Book Review: Nobel Dreams

Nobel Dreams, by Gary Taubes, is the story of CERN’s Super Proton Synchrotron (SPS) particle accelerator–the predecessor to the Large Hadron Collider, which contained the world’s first proton-anti-proton collider–as it was operated in the early 80’s. The star of this book is Carlo Rubbia, the experimentalist who headed the Underground Area 1 (UA1) collaboration, an experiment attached to the SPS.

In the first half of the book, Taubes recounts how Rubbia’s talent for electronics, his cutthroat personality, and his intense politicking saw him become the most powerful person at CERN. Rubbia used his influence to get the SPS adapted to collide protons with anti-protons–a radical idea at the time–in hopes of reaching high enough energies to discover the W and Z bosons, the mediators of the weak force. In 1983 UA1 did discover the W and Z bosons, although Rubbia claimed a discovery before this was statistically warranted–a move that ensured glory for his team over UA2, a competing experiment attached to the SPS. This work promptly and predictably resulted in Rubbia and the accelerator physicist Simon van der Meer being awarded the Nobel prize in 1984.

The second half of this book gives a detailed account of some of Rubbia’s and UA1’s subsequent work: the search for supersymmetry from September 1984 until March 1985. Following the discovery of apparent anomalies in the data in the form of monojets and dijets, Rubbia claimed prematurely that UA1 had discovered “new physics,” to be sure that another team wouldn’t beat him to a discovery. This signal was found by the data analysts and theorists to be nothing more than background, despite great resistance from Rubbia who badly wanted a second trip to Sweden.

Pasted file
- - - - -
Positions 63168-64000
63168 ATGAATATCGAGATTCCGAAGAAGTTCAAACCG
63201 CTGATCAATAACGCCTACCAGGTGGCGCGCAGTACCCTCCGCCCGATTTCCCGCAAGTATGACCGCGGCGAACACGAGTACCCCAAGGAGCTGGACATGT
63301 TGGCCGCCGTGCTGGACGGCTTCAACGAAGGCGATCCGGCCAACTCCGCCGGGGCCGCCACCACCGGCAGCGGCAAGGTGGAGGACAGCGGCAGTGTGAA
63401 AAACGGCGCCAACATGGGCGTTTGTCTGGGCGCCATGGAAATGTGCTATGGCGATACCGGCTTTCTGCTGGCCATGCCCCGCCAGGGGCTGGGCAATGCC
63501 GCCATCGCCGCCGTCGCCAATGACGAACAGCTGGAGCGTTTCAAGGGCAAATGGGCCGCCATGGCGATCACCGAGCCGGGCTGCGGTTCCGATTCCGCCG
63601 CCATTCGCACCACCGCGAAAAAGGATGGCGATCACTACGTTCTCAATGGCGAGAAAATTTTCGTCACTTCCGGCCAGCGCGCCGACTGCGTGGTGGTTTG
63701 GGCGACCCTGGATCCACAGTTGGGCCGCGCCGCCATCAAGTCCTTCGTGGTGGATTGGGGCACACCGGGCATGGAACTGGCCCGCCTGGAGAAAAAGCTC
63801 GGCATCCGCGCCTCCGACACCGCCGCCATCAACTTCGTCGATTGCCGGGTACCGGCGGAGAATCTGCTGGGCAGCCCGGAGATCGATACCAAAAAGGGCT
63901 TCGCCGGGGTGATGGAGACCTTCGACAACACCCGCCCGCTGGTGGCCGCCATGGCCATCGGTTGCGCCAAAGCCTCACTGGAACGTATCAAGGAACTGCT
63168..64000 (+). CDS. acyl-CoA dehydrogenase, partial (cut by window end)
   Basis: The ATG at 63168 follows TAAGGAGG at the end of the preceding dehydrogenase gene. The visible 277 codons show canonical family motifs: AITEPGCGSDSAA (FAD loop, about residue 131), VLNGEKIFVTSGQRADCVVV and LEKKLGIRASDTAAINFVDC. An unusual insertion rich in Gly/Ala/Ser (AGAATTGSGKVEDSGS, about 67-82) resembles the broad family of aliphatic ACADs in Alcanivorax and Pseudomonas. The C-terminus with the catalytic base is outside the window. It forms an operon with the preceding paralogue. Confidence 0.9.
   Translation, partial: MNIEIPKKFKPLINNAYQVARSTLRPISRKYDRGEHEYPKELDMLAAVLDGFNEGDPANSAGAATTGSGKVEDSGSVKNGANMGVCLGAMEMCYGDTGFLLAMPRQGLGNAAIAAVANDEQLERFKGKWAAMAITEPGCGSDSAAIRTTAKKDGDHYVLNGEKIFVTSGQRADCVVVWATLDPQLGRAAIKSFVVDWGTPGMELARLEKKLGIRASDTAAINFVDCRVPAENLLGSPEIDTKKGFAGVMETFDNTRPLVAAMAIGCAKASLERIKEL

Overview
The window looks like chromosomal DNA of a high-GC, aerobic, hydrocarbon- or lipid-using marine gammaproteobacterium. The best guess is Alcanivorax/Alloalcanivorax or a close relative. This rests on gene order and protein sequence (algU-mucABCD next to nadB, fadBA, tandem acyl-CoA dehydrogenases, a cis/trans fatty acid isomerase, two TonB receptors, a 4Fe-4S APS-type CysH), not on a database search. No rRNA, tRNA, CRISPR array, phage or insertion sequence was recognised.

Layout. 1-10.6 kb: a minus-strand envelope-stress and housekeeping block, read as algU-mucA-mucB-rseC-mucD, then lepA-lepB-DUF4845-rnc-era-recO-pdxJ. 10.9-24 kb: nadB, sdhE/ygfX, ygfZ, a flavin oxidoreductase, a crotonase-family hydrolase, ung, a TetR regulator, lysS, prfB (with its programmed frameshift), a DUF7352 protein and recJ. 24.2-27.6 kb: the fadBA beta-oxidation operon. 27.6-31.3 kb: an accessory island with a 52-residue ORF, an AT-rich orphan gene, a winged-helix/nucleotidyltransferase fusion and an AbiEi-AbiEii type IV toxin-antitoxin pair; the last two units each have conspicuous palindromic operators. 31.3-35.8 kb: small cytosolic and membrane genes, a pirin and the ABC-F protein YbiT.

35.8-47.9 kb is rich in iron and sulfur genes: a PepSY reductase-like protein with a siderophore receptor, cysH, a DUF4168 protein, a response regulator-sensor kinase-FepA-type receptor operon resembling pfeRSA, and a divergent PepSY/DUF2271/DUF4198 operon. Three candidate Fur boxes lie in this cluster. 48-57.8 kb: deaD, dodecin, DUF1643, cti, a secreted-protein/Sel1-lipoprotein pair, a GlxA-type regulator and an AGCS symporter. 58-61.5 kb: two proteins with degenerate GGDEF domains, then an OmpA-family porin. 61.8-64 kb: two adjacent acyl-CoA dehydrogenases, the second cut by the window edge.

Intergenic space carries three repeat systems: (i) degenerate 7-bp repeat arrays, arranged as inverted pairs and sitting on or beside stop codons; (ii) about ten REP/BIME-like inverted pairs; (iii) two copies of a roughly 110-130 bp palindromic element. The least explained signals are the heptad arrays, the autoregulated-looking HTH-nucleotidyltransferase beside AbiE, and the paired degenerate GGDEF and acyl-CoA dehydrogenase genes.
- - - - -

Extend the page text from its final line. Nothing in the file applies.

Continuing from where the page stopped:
The second part of the book is a tad boring at times since it recounts in detail events and conversations as they happened, which is not always interesting to read. It does, however, give an insight to academic politics, the daily workings of forefront researchers, and the dangers of seeing patterns where there are none.

The final paragraph is a conversation between Taubs and Alvaro de Rujula, a CERN-based theoretical physicist, which is rather telling given the unhealthy dominance that string theory research has had in theoretical physics during recent decades, so I’ll reproduce it here: